What began with wondering who had the most beautiful pass in rugby turned into a meditation on speed versus efficiency of passing in the elite game. With help from Oval Insights

The craft of executing passes in rugby

At the height of the Covid pandemic, we sought to explore who has the most beautiful kick in world rugby. It was an exercise in analysing techniques and aesthetics, while also picking the brain of some kick-loving coaches. 

And over two years later the thought took hold: what about passing? 

Because we’ve seen some real beauties in the modern game. Balls ripping through hands almost as if on a track; arcing cut-outs that practically retire some defenders from the game; back-door offloads; blind flicks over heads… Every weekend you can see chef kiss stuff. 

But while the initial intention was to ponder the beauty, we quickly saw two themes emerge. Because the more you talk about passing, the more you hear about speed and accuracy. Is there room for art in a world of rocket scientists and mechanics? 


Maybe it helps to consider what you want out of passes first, before we look at the choreography of it all. 

“I had this argument when I was coming to the tail-end of my career, with a guy who was coaching me at the time,” begins Cardiff assistant coach Richie Rees, who has nine Wales caps at scrum-half. “He was like ‘Your hands aren’t finishing to the target’, and I was like, ‘Mate, I’m 32. I’ve never had an issue in my pass. I’m not going to change the process now.’

“Because ultimately, what are you judging me on? The outcome of where the pass goes and the time it takes to get there? Or are we gonna judge me on where my hands finish? People are naturally built differently, aren’t they. If you compare Aaron Smith’s pass to Mike Phillips’s pass, they are miles, miles apart.”

For Rees, hitting the objective is paramount, and if you looked across a menu of players, each has their own foibles and ticks and signatures in their passing as well as a graph of heights and builds. So if it is working – and it isn’t hurting them or exacting some other toll – then trying to make everyone uniformly the same can be a painstaking and potentially fruitless experience. Rather, how can we get you to the desired outcome better…Or quicker.  

It’s why he boils it down to: “Generally, when passing in motion, your catch is huge. But then there are other key triggers. Are your feet under you? Are you managing the height of your chest, how high are you? Then there’s the speed of your transfer across. It’s a big one for me now, the speed of your transfer. Because the longer the ball is in your hands, the slower naturally you’re gonna get the ball into space.”

If you look at rugby through the prism of passing, nirvana is getting into space. And the ball travels much faster than players can. There’s a lot more to explore but let’s get into that first. 

In pre-season, Rees built in a lot of catch-pass. Static at first, but you could work in fatigue and then game scenarios. At the heart of it all was considerations of speed of transfer. As he sees it, in an intense match outside-centres and 15s with potential overlaps face g-force line speed, and so they have to be able to take-and-give with fitting alacrity. 

Of course, before we assume it’s all about pace, Rees adds a note on efficiency: “You talk about correcting yourself in technique but for me it’s correcting yourself in pass. So managing your bodyweight, trying to pull out from a breakdown, how quick can you get that ball away from any threat and all this sort of stuff.”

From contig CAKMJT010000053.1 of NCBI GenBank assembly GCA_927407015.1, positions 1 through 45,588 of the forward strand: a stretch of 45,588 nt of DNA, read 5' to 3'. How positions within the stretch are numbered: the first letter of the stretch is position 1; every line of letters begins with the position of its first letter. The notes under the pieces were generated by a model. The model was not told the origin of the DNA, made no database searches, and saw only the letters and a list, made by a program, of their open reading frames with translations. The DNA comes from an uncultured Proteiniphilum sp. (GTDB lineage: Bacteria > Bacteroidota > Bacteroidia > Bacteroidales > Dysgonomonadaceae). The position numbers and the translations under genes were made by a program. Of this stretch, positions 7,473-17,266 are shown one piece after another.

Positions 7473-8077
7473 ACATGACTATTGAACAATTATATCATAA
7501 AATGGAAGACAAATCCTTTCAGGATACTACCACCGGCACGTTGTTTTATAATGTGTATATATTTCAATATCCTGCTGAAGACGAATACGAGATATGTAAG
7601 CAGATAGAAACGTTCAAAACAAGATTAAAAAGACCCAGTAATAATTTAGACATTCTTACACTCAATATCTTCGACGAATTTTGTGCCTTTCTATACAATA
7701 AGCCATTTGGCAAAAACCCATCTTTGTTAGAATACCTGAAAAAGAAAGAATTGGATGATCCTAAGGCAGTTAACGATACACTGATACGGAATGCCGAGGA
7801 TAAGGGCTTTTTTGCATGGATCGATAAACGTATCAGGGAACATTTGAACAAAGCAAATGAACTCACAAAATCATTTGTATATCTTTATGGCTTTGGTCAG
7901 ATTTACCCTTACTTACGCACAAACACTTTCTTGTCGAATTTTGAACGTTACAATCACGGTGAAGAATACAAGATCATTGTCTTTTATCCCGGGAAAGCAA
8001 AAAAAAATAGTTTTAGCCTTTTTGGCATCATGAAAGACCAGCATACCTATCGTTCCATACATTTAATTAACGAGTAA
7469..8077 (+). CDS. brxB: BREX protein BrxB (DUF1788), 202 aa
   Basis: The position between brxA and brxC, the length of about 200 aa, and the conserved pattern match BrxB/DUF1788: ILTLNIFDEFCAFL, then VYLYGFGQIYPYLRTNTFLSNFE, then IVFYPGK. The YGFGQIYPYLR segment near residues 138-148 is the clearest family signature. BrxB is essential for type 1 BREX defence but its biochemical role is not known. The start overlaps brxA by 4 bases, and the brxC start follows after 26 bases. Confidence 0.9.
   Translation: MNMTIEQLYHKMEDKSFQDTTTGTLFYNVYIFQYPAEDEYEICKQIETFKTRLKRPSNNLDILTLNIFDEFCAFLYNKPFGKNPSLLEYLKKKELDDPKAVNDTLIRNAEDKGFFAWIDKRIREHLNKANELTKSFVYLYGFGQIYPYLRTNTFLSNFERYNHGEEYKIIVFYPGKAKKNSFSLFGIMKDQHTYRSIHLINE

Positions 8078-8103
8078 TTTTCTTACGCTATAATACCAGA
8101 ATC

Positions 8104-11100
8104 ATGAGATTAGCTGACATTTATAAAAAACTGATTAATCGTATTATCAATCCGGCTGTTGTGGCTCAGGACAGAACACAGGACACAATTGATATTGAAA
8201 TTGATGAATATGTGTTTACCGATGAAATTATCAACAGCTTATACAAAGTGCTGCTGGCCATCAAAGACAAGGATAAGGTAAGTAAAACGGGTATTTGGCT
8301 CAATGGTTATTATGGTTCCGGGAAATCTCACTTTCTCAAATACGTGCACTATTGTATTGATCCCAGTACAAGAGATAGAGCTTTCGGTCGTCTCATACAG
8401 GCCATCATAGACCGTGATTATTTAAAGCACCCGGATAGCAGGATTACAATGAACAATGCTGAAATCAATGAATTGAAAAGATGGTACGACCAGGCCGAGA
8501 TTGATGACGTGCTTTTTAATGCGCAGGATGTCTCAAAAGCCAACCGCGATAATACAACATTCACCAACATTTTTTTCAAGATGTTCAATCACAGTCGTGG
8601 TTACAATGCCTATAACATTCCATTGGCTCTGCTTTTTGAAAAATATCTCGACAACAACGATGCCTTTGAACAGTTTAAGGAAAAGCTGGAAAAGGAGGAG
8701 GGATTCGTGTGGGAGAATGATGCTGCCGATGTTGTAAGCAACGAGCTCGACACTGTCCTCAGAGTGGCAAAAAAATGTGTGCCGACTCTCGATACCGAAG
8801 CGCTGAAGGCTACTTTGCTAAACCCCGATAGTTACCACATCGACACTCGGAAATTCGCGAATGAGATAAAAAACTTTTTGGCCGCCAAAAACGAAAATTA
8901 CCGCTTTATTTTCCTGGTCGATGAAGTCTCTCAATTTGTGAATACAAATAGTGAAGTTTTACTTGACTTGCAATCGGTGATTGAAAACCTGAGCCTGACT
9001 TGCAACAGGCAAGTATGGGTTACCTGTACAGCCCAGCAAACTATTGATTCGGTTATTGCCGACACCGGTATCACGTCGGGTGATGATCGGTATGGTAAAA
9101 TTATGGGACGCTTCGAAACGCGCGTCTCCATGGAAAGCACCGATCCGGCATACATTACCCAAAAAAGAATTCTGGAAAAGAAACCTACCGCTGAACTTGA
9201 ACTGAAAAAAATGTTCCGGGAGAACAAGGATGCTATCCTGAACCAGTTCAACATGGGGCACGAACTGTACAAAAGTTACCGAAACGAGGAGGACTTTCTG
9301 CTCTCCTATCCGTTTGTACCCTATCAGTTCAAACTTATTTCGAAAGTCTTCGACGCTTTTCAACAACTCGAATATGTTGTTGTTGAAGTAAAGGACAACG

And on highlighting heroes in your regular analysis, he gives praise to the players who tie plays together, who, by being unfussy and efficient, lay the foundations for sublime scores. As he tells us: “They’re not the miracle workers. They’re not the X-Factor. But they’re the ones creating the tries.” 


So at this point look at outcome in the Gallagher Premiership last season. Specifically, ‘key passes’ last season – a pass which either results in a break or a try. The team at Oval Insights have provided us with some interesting data. 

Paddy Jackson of London Irish made the most key passes last term, with 34. Next was Saints nine Alex Mitchell, on 25. Quins full-back Tyrone Green made 21 and young Fin Smith at ten for Worcester made 20.

To add an extra layer to this though, you can look at how many of those ‘key passes’ were deemed to be short or long passes by the analysts at Oval Insights. 

The craft of executing passes in rugby

Paddy Jackson throws a pass (Getty Images)

Interestingly, Jackson made the most long passes that led to a break or try with 18. Mitchell was again second with 11, while Joe Simmonds and Stuart Hogg (both Exeter Chiefs) made nine.

Jackson also made most short key passes with 16, with George Ford (then of Leicester Tigers) with 15. Next was Mitchell, Fin Smith, Fraser Dingwall and Alex Goode, who all made 14.

This can serve as an illustration in the margins if you are also considering the balance of play for some teams last term and how they might have evolved over the summer. For example, Ford is an interesting case study as he made 15 short key passes but only three long ones on Tigers’ run last season. 

Something else you might want to consider is who plays as well from left to right as right to left. Sticking with key passes and looking at ambidextrous play, Saracens’ Alex Goode made 18 key passes last season, with nine off each hand. Ben Meehan of Gloucester made 12 (six off each hand), while Saracens centre Nick Tompkins had ten (five off each).

Alex Mitchell pass

Alex Mitchell moves the ball against London Irish (Getty Images)

Others jump out on the list of prolific assist-makers when looking at ambidextrous assists. Fraser Dingwall of Saints made 19 key passes last season but favoured playing right to left, creating 13 key passes to his left and six to his right.